“There’s been a slight adjustment to the schedule,” I say to Larissa. “Something has happened that the people are calling a miracle, and they’d consider it an insult to them and to God if we didn’t go and look at it. Make sure you’re duly impressed, too, because, trust me on this, nobody wants to get on these people’s bad side.”

Larissa nods “It’s understandable, really,” she replies philosophically. “We’re the outsiders, after all. It’s nice of them to even let us be here.”

“That’s about it,” I agree. “We’re the guests.”

We follow the little one out of the lab and along the narrow path to the village, Larissa first and then me, trying to watch for snakes underfoot and tarantulas spinning down from the canopy, trying to breathe in the steamy heat. The boy is naked, and even the adults of his people wear almost nothing. I think, for the thousandth time, that maybe they’re onto something: this climate is murderous and something has got to give. I tug on my grey cotton tee shirt, pulling it away from me as I jog along the path. It’s soaking wet already, at seven in the morning, and I’ve even cut the sleeves off and enlarged the neck. I long for a crisp October day with the teasing scent of first-snowfall hanging in the air. Then I look at Larissa, ahead of me. She wears a sports bra under her tank top: two layers and no room at all for air. I thank the universe I was born male, and decide to stop complaining.

This time, the miracle turns out to be a water-damage stain, on the ceiling of the church, of all places. With a little imagination, you can sort of see how it resembles a person: a head turned to one side, the half-profiled shape of a brow and nose and chin on the left, the smoother, rounder form of hair or perhaps a wimple on the right, and beyond that a sort of shapeless lump that could be taken for shoulders. To the villagers, it’s a portrait of Nuestra Dama, of Santa María; to me, it’s an expensive delay.

I glance at Larissa and she’s glowing, staring up at the stain, looking as transfixed as the villagers in the presence of the unsightly brown cumulous caused by a leaky roof. I wonder if I should start watching my tongue around her, if I need to protect her from my cynical irreverence: maybe she believes, and if so, it’s not my place to challenge that. Or maybe she’s just that good at looking ‘duly impressed.’ I find myself hoping it’s the experience that brings her joy. Her major is anthropology, after all, not archaeology. I imagine it’s moments like this one, sharing the awe of a communal religious experience with the people of an indigenous village, that bring anthropologists as close to heaven as anybody on earth can get.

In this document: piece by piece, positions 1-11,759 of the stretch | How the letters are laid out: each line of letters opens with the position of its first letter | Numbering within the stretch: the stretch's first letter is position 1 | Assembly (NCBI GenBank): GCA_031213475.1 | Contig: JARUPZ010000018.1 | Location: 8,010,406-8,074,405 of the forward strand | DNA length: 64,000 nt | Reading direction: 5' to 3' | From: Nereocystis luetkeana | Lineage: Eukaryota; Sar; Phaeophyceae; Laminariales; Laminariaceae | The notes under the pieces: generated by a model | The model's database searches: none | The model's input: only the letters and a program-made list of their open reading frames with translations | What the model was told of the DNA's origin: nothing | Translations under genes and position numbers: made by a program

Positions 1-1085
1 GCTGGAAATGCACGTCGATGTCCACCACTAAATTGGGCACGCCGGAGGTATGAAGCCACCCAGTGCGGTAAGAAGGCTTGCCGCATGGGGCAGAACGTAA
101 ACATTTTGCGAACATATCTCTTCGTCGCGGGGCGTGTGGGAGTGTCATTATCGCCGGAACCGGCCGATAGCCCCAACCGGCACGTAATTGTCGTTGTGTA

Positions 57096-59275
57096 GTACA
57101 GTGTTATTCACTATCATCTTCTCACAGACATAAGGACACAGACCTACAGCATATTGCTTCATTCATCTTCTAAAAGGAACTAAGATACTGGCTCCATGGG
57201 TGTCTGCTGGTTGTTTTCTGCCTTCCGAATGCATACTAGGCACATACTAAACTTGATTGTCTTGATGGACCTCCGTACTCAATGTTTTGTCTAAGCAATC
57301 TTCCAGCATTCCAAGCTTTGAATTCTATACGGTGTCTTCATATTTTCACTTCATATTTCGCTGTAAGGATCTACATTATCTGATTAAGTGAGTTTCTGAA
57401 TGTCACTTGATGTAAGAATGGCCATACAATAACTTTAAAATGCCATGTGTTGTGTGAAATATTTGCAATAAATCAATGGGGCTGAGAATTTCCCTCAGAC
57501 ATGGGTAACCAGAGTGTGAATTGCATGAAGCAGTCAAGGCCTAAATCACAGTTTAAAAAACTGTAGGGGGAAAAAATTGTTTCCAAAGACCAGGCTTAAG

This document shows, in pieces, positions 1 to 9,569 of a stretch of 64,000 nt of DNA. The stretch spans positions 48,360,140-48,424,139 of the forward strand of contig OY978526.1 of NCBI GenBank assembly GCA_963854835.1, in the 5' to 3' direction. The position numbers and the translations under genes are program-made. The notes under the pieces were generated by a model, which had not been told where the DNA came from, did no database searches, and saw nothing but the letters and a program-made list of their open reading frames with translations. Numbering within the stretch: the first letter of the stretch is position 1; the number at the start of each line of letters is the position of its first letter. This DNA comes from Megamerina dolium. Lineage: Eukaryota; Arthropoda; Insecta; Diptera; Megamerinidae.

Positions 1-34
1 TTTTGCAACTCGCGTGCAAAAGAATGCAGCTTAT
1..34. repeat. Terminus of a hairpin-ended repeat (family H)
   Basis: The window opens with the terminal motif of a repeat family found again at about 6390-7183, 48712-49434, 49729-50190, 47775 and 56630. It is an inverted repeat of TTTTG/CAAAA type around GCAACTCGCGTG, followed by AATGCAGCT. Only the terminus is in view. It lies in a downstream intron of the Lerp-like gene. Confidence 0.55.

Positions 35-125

But then, even our interruption is interrupted. This second interruption is heralded by another boy, an older boy this time, an awkward skinny pubescent boy with ragged hair and a grubby face, and this boy doesn’t say ‘miraglo.’

This boy says, “Médico,” doctor, and judging from the look on his face, someone is in a very bad way. I turn to look at Gary, the linguist’s post-doc who can run like a cheetah, to tell him to hurry and get the pathologist, but he’s already gone. Our very bored pathologist, who came here to study Mayan bones and try to figure out how their owners died, is currently out in the jungle looking for fallen coconuts with some local children. We’re lucky to have him: he manages to turn local ingredients into gourmet deserts using only the tools available in the camp kitchen, and he considers it fun. Speaking of miracles. And more to the point, he’s also a very good doctor for the living.

Photo: (Peter Le)
We leave the weather’s artwork to stare down from the ceiling in solitude, and let the scrawny boy lead us to the patient. He runs to a hut and goes inside, motioning us to follow, and we do.

Suddenly I think I’m back at the hospital again, looking at my mom. Lying in a hammock is a middle-aged woman and she’s obviously in a lot of pain. Her face doesn’t look the right color, either: it’s that sick color people call green, that doesn’t look the least bit green to me. And her eyes have that sunken, haunted look, like she’s had a fever for a while.

The villagers are all hoping for a miracle, crossing themselves and kneeling on the floor of the hut and muttering. And I hear the word ‘miraglo,’ over and over, like a refrain. They look so earnest as they try to communicate with my colleagues and me, telling us we must have “fe,” faith, that we must expect a miracle, that we could kill her with our doubt.

The linguist gets everyone’s attention and talks to the crowd, but not in Spanish. She must be telling them that Gary has gone to find the doctor.